The Daily Star is a Metropolis newspaper.
The Daily Star building has never actually appeared on the show. However, the newspaper itself has been seen in one episode:
- Icarus - After Oliver Queen was attacked, Tess Mercer read the article, "Queen without a Country". Cat Grant was angry that the Daily Star had written this story and the Daily Planet hadn't.
- Booster - Clark mentions that former Daily Planet reporter, Steve Lombard, recently took a job at the Daily Star.
In the Comics
The Daily Star is a newspaper publisher on Earth-2, where the Golden Age Superman of Earth-Two worked as Clark Kent. In the Silver Age continuity, Perry White was promoted to editor-in-chief upon the retirement of the Earth-One version of George Taylor (this took place while Clark Kent was in college). The Perry White of Earth-Two, however, was a lead reporter for the Daily Star and "filled in" as editor from time to time when Taylor was away.
Clark Kent of Earth-2 advanced his reporting career to become Lead Investigative Reporter for the Daily Star. But, always mindful of his dual persona, he largely maintained a retiring manner. In the meantime, Kent (and Superman) befriended Jimmy Olsen, who'd started as a pre-teen office boy at the Daily Star in the 1930s but became a cub reporter when he published the story of Superman's defeat of the Archer (Superman #13).
In the late 1940s, would-be crime lord Colonel Future challenged the Wizard, a rumored sorcerer, to eliminate the Man of Steel. The Wizard cast a spell to rid the world of Superman, but merely made Clark repress the memory of his alter ego. As a result, Kent became an aggressive, crusading reporter who won the heart—and hand—of Lois Lane. But when she discovered Clark's secret on their honeymoon, Lois tracked down the Wizard and made him reverse the spell. (Action Comics #484). George Taylor retired in the early 1950s, and Kent was selected over Perry White as the new Editor-in-Chief of the Daily Star. Lois Lane-Kent was promoted to Lead Investigative Reporter while James Olsen became a managing editor. Lana Lang joins the Daily Star staff as a television critic.
When Superman first appeared in comics, in June 1938's Action Comics #1, his alter ego, Clark Kent, worked for the "large metropolitan daily" newspaper (Action #7, Dec 1938) the Daily Star under editor George Taylor (Superman #2, Fall 1939). With the exception of Action Comics #2, when Kent (and Taylor) inexplicably worked for the Cleveland Evening News, the above arrangement remained unchanged through March 1940 (Action #22).
Kent apparently had persuaded Taylor to hire him only shortly before the first issue of Action by phoning in an exclusive account of Superman's first public act—thwarting an attempted lynching at the county jail (Superman #1, Summer 1939). Before long, Kent was referred to as the paper's "ace scribe" (Action #9, Feb 1939) and "ace reporter" (Action #6, Nov 1938). He often butted heads with Lois Lane, an aggressive, career-minded journalist who'd started as the Daily Stars "sob sister" (Action #7, Dec 1938) and "lovelorn editor" before earning her stripes as a full-fledged "news reporter" (Superman #3, Winter 1940) and war correspondent in Europe (Action #22, Mar 1940).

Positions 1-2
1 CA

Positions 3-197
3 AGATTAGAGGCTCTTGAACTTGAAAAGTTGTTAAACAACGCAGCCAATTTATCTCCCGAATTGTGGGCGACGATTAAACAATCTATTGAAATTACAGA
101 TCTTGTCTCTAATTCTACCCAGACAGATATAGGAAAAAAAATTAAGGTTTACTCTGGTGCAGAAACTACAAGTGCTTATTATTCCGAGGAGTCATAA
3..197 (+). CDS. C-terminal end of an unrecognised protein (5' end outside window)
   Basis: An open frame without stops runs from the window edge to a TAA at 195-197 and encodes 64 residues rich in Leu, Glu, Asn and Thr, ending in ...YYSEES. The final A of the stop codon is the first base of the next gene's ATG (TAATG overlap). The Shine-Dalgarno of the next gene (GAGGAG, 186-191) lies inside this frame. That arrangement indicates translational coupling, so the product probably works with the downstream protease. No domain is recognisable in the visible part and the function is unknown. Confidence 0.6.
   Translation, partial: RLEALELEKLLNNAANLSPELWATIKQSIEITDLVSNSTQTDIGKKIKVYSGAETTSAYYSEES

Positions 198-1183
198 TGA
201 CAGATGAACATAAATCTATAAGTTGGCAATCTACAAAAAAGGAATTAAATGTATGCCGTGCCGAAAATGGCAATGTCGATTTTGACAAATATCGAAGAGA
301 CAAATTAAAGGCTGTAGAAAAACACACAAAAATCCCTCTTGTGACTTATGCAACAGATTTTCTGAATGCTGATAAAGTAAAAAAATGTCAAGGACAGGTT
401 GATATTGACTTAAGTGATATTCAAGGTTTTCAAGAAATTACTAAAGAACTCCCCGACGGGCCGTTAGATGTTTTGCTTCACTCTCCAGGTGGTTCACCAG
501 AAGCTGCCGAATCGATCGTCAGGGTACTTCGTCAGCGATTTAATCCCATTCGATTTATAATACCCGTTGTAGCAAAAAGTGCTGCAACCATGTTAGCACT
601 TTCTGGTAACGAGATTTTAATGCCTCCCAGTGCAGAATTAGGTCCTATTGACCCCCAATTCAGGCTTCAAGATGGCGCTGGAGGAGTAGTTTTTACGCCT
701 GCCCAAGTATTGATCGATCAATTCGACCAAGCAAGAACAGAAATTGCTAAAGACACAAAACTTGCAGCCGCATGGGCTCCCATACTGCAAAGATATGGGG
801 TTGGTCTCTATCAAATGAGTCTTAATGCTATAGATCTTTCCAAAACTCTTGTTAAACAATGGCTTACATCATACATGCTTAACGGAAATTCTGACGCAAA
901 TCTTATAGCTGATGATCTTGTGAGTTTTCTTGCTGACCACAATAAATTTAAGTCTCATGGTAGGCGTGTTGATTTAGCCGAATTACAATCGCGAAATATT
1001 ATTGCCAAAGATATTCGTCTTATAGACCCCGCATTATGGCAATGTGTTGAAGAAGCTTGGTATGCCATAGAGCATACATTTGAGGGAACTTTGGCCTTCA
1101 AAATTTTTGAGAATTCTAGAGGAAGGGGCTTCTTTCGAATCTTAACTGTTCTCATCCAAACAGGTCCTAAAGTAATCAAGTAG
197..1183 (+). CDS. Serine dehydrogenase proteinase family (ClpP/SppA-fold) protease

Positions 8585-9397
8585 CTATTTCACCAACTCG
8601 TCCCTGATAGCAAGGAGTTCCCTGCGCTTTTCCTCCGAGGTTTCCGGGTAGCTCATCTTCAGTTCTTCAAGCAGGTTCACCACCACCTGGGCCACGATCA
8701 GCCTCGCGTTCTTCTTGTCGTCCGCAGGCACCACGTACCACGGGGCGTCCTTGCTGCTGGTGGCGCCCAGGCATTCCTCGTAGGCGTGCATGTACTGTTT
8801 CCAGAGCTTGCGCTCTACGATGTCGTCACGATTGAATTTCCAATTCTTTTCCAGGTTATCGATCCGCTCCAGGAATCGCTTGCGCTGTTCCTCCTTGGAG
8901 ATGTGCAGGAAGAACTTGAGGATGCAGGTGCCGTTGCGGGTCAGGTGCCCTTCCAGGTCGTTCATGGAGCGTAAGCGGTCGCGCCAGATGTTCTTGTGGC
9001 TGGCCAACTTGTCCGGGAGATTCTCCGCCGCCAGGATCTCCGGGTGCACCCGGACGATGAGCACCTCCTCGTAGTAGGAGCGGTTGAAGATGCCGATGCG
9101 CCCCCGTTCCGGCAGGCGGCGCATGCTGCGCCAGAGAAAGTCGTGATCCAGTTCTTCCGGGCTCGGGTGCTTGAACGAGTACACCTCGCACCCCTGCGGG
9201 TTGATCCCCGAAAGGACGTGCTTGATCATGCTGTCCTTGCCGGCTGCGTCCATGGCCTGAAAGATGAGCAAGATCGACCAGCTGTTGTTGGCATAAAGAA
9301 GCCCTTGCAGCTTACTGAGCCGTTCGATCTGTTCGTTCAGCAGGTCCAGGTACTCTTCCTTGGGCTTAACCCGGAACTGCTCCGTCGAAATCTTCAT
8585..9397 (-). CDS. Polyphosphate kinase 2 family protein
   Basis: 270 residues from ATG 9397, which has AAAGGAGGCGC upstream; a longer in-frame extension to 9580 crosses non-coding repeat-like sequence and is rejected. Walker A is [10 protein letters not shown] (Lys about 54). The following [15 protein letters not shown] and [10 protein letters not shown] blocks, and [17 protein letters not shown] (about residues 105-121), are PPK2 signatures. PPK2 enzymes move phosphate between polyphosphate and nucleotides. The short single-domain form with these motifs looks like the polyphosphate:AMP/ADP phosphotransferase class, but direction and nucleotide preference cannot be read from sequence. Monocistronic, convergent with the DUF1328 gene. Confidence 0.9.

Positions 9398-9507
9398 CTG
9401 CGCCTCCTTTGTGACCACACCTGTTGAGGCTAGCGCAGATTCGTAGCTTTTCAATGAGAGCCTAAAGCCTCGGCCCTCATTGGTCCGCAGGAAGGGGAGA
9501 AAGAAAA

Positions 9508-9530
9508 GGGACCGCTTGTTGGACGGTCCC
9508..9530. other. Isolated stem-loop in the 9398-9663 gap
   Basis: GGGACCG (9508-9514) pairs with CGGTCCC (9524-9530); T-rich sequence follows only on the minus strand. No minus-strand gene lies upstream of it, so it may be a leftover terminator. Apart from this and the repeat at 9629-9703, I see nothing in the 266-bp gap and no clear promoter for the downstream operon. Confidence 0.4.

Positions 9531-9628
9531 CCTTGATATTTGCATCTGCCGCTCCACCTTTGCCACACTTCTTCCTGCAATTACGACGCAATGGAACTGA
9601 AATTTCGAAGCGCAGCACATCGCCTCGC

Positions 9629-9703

Then, in Spring 1940 (Action #23), without any in-story explanation, the newspaper suddenly was referred to as the Daily Planet, an especially amusing development for Kent and Lane, who were abroad and in the midst of a multi-issue storyline when their place of employment changed names (the alteration had been made earlier in the newspaper comic strip, with Nov 13, 1939's #259). In reality, the fictional newspaper's name was changed to avoid a name conflict with actual papers that had "Star" in their titles.
George Taylor remained the editor (Action #25, June '40) through November 1940 (Action #30), after which new Daily Planet editor Perry White inexplicably appeared (Superman #7, November–December 1940). Kent and Lane made no reference to the management change, though they clearly were not as enamored of White as they'd been of Taylor.
In the post-Crisis universe, the Daily Star is occasionally mentioned, suggesting its a separate newspaper. In week 38 of the comic book, 52, it is implied that the Star is owned by Lex Luthor, or at the very least, is highly sympathetic to him, and skeptical of metahumans.
In the relaunched Action Comics in the new 52 set 5 years in the past, Clark works for the Daily Star's Crime Desk under Taylor, while Lois and Jimmy work for The Daily Planet with Perry White, Lois and Jimmy are doing their best to pressure Clark into accepting the offer Perry made of joining the Planet. Whereas in the Superman comic set at present day he works at the Planet until Superman # 13 where he quits the Planet for numerous reasons and starts his own blog.
- The Daily Star shares its name with a real British newspaper.
- When Superman first appeared in 1938, his alter ego Clark Kent and Lois Lane worked for the Daily Star, under editor George Taylor. However, DC later had its named changed to the Daily Planet, to avoid confusion with real-life newspapers. When DC brought back the Golden Age Superman, they had his Clark Kent be the Editor-In-Chief of the Daily Star.
- The Daily Star which became The Daily Planet was originally based on The Toronto Daily Star (now known today as The Toronto Star).